The debate around such questions and scenarios can only be contemplated if one realises that the construction of marriage as a social document is not reductive to mere symbols – objective and metaphorical. Marriage is not only about bindis, mangalsutras and Karva Chauth but more about social acceptance and respectability and accessibility to public resources. Although gay weddings are the rage of the hour as clearly proven by the Telengana marriage reception, basic rights are still denied to same-sex partners. An event of heartbreaking magnitude can be traced back to the pandemic when an NRI married to an American same-sex partner was denied entry into India, although the same rule was relaxed for heterosexual couples of the same order.

As Sandip Ray puts succinctly in a Times Of India editorial with regard to the same,

In the end progress is about these boring things. The first openly gay judge on the Delhi High Court makes for a good news story and will be a point of inspiration for many. It is something to be welcomed but what LGBTQ Indians ultimately need are those joint bank accounts, the health insurance plans, joint custody of children and hospital visitation rights. Just like every other couple.”


Read Also
Section 377 – Has anything changed?
A Post-377 World: Is this really Freedom?


Anwesh Banerjee

[email protected]

The trope of the gay bestfriend is a painful reminder of the constant alienation of the queer community, especially on days like Valentine’s Day when queer baiting temporarily peaks. Read on for a personal piece on the same.

Valentine’s Day sucks. Not because I am single and perpetually heartbroken. But because I am gay. But then as per normative standards of viewing gayness I am not visibly queer enough for most folks. I don’t colour my hair or sport multiple piercings and there are no rainbow motifs around my social media handles (although not going to deny the presence of veiled hints for those wishing to look really hard). My wrist isn’t limp (you have childhood trauma to thank for that) and my clothes are more indie than unicorn dazzle. And hence the presence of women around me becomes a point of deep intrigue for those viewing me from afar.

Valentine’s Day sucks because being the gay best friend is tiring. We live in a world where the comfort of intimacy is only supposed to be sought in engaging in intercourse with a stranger you met on an app you downloaded two hours ago because you were drunk on your fifth shot at a friend’s housewarming party. Any sort of intimacy, specially of a physical nature, must be relegated to the realm of sexual because people in today’s world have simply forgotten the peace that is to be had in the romance of friendship.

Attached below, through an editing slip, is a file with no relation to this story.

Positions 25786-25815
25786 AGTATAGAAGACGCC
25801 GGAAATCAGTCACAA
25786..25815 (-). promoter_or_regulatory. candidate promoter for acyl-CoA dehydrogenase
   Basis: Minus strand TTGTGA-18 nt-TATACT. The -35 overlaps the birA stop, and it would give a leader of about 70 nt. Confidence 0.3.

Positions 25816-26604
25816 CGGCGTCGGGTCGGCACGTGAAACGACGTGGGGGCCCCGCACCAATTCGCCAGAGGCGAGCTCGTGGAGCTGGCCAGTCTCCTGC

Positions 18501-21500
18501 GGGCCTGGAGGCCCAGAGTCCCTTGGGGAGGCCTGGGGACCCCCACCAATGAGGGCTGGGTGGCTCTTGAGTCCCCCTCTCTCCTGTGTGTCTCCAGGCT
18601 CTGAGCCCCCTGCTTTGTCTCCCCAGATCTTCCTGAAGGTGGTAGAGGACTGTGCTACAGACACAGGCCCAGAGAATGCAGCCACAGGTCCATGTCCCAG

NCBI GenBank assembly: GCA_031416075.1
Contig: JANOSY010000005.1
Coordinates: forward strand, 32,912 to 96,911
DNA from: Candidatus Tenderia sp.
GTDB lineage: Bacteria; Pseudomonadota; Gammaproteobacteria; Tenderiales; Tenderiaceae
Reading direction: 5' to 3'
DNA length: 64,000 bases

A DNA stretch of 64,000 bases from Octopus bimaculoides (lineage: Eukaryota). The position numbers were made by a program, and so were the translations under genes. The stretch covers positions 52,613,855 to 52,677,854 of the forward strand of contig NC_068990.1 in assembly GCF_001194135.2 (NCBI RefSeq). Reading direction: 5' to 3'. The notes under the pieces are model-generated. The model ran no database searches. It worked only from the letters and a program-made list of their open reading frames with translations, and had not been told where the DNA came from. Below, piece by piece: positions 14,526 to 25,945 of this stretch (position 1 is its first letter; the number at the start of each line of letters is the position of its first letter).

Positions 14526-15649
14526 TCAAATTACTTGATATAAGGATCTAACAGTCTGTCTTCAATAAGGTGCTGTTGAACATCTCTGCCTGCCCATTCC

Valentine’s Day sucks because a girl hanging out with a girl in a park is a sight for people to turn around and stare and engage in conjecture. See how they are leaning in pretending to talk? Whispers that follow you to the corner of cafes where over cups of hazelnut latte one can hear admonishing comments on grazing fingers and hands that seek to touch and put the arms as an expression of joy and happiness. There is no respite to be found in the conclusion that friendships are a romance of their own kind. To love someone so deeply and completely so as to forsake the expectations of any physical or carnal fulfilment of that love is to truly be in the presence of a love that is supreme and essentially fulfilling.

Valentine’s Day sucks because cafes across the city offer discounts on love that can be capitalised. It isn’t enough anymore for Yash Raj to earn millions when Rahul promises to love Nisha for the rest of his life while a thousand people cry in the darkness of the cinema theatre. Love must be sold tangible – through discounts and offers inscribed on menu cards and shopping banners. But these aren’t all that comes our way. Extra offers are deliciously reserved if you are queer and can bring with yourself a same-sex lover because your love is just a means to fuel the system that encashes the most fundamental and necessary of all human emotions.

Valentine’s Day sucks because it is painfully lonely to be the one man in your nearby vicinity who is proud enough to be out there – only to become a transit point for the rite of passage sexual awakening of all the queer closeted men around you. Men who use you precisely like a transit point, to never turn back and look upon once the transition is undisturbed and over with.

Valentine’s Day sucks because to be the gay best friend is to beg people to realise that you are more than just a Gucci handbag for people to sling onto their arms and strut around – claiming your space for their wish-fulfiment fantasies. You are more than an accessory to adorn the sorry lives of people, you are more than just the reductive heternormative gaze that breaks and splits you down to your tiniest atoms and you are more than your community which makes you guilty of always just not being enough.

Valentine’s Day sucks because people around you fail to realise that beneath all your pointed laughter and printed linens, very few people understand – looking at the million dazzling Valentine Day adverts – that the difference between alone and lonely shall perhaps always remain lost in translation.

 Anwesh Banerjee

[email protected]